4. The feasts of Israel were typical of various aspects of redemption through Christ (Ex. 12; Lev. 23; 2 Cor. 5:7; Heb. 5-10).
5. The temple and all the rituals of worship carried on in it were typical of the same things the tabernacle and its worship were typical of.
6. The tabernacle and temple, their compartments, and furniture were themselves typical of the heavenly tabernacle Christ entered into (Heb. 8:1-5; 9:1-10, 23-24).

Interpretation of Types:
1. Only the point or points of resemblance between the type and the antitype should be emphasized; they should not be used as the basis of other doctrines which they do not typify.
2. Types should be understood and interpreted only in the light of their antitypes.
3. Plain historical events should not be made typical simply because there are some points of resemblance between them and N.T. truths.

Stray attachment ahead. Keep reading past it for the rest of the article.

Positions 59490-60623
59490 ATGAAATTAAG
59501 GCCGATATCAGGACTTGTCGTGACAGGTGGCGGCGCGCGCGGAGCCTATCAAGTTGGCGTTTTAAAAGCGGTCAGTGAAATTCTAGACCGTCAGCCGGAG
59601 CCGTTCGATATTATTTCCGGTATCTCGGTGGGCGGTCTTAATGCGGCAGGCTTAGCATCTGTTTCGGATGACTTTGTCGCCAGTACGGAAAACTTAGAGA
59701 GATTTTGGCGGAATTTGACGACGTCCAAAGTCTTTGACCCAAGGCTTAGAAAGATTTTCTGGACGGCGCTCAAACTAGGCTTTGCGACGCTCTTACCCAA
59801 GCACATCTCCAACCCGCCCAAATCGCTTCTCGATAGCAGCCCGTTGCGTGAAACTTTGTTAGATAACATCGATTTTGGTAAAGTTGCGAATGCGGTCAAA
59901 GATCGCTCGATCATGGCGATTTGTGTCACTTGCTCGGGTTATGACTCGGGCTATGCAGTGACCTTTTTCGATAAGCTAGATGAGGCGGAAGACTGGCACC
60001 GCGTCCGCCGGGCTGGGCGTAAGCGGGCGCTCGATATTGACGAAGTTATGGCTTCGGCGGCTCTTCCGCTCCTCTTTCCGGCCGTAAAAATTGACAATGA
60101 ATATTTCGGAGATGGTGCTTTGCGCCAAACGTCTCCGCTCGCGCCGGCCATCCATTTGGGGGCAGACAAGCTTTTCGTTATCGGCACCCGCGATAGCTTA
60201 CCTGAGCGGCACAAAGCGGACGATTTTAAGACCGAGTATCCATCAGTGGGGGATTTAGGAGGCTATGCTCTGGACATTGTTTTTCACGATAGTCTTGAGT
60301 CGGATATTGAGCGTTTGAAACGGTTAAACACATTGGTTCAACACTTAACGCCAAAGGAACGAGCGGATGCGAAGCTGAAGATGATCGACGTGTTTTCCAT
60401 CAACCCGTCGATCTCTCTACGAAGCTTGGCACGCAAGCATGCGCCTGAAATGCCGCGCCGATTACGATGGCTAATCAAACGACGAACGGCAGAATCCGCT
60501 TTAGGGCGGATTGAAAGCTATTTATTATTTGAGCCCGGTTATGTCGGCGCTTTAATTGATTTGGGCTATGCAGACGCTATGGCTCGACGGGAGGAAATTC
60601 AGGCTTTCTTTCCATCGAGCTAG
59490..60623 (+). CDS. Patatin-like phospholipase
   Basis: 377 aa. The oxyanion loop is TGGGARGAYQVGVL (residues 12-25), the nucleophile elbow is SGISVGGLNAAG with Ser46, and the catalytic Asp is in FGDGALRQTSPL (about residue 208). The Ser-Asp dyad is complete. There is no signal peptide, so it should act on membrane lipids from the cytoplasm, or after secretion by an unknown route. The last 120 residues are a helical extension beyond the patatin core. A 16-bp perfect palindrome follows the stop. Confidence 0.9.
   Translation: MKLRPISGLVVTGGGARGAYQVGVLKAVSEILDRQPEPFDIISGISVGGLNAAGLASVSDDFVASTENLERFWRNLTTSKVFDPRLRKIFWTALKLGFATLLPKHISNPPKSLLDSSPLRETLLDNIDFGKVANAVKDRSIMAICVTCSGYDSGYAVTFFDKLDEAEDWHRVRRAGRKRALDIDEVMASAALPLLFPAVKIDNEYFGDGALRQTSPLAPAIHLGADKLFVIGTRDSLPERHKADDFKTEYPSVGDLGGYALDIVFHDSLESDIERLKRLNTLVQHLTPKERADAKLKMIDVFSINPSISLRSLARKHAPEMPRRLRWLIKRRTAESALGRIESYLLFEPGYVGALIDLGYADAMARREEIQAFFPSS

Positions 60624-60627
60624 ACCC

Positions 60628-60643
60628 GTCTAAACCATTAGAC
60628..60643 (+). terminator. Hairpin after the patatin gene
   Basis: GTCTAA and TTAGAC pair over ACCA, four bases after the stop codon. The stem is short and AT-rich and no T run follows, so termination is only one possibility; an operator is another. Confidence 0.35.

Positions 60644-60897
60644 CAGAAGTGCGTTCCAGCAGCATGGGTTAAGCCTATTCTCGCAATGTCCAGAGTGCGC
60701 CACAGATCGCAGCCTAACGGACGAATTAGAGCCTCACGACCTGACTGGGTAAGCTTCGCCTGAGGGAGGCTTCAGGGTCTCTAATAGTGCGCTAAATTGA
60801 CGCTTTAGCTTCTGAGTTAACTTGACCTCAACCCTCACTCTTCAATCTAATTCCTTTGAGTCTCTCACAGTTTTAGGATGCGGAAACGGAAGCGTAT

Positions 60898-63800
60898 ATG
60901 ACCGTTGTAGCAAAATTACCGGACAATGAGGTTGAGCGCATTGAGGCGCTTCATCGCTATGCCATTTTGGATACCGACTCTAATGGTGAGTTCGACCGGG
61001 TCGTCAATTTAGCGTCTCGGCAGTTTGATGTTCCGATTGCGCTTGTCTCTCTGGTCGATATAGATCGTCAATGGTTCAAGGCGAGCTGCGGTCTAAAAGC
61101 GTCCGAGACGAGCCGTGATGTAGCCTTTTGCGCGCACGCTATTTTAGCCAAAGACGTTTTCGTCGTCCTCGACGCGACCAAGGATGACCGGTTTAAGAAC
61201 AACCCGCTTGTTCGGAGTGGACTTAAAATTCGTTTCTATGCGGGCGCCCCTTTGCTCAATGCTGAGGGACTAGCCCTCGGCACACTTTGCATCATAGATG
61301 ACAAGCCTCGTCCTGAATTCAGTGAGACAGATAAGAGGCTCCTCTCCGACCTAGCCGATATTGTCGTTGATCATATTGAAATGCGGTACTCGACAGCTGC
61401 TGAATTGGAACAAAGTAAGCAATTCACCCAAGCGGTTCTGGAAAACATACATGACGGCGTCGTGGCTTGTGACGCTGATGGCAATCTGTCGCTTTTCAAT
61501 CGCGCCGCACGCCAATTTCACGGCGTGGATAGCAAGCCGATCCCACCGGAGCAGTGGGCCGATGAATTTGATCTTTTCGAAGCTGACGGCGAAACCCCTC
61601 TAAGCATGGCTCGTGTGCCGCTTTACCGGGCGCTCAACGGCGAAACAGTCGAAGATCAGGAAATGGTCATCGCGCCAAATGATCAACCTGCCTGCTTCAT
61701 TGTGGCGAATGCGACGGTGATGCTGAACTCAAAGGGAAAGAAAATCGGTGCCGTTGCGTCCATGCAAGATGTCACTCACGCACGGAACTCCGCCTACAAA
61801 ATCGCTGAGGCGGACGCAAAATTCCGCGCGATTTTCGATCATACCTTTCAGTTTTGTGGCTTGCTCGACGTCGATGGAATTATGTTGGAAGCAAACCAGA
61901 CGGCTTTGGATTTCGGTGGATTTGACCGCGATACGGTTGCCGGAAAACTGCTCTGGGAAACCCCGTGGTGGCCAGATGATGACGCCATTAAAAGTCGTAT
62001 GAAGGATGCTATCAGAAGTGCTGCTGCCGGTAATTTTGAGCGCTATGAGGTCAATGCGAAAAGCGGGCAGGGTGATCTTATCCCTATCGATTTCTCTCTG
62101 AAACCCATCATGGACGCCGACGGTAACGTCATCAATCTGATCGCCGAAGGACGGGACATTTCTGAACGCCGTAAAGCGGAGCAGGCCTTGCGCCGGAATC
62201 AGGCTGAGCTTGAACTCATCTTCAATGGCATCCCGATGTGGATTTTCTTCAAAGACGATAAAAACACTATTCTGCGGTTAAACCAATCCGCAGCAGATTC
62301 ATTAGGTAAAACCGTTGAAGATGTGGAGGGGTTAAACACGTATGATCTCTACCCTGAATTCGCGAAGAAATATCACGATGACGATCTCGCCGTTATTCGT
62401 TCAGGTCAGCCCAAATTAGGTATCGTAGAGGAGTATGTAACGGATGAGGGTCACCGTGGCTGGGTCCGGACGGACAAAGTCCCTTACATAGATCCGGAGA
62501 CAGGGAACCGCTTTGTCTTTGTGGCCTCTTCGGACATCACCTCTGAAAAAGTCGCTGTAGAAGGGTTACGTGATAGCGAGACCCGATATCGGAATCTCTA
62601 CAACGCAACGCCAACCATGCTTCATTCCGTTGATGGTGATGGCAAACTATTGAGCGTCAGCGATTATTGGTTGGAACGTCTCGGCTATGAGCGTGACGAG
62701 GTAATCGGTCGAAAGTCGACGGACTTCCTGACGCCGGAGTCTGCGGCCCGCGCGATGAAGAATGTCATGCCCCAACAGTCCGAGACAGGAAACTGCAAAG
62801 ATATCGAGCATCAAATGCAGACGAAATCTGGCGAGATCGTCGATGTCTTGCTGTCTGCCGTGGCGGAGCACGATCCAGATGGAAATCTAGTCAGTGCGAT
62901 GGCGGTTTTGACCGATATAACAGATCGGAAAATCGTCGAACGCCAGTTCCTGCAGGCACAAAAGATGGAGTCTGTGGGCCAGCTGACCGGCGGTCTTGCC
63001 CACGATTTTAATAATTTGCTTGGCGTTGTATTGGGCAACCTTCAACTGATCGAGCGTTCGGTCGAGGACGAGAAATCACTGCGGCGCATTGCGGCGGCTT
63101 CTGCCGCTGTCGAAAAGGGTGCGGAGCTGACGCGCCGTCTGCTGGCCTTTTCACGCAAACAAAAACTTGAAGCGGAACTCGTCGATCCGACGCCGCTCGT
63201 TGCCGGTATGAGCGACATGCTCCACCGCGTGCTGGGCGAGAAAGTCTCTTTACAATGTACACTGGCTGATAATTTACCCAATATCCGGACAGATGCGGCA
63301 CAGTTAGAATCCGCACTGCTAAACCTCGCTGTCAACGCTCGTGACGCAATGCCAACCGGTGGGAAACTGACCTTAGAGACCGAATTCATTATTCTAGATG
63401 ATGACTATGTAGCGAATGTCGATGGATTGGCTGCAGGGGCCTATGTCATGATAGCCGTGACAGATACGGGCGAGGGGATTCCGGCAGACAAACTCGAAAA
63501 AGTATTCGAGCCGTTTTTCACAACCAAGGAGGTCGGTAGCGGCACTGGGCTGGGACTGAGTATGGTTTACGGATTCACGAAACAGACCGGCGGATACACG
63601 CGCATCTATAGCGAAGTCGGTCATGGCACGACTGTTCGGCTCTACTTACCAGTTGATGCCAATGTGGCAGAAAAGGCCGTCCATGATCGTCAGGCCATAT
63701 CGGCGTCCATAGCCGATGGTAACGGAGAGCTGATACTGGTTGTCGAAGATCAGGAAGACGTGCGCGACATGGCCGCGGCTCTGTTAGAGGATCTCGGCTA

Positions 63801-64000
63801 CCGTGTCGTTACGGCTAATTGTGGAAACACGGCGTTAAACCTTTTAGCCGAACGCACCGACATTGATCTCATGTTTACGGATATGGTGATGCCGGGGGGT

4. The type and the antitype must agree with each other as well as with all related scriptures.
5. The historical sense of Scripture or the literal meaning of the words telling of the type or antitype should never be destroyed.
6. All "hidden" meanings of the words should be avoided, for such explanation only leads to confusing interpretations.

How Much of the O.T. Is Typical?
That the above mentioned O.T. persons, events, acts, and institutions are types is proved by plain statements in the N.T. How much more, if any, of the O.T. is typical is speculation. Portions of the O.T. are typical only as the N.T. affirms them as such. Anything beyond this should be considered as illustration in teaching. Many applications can be taken from similarities between O.T. facts and N.T. truths; but to make these types and antitypes is not allowed by Scripture. True types meet all the above requirements on definition, essential characteristics, etc.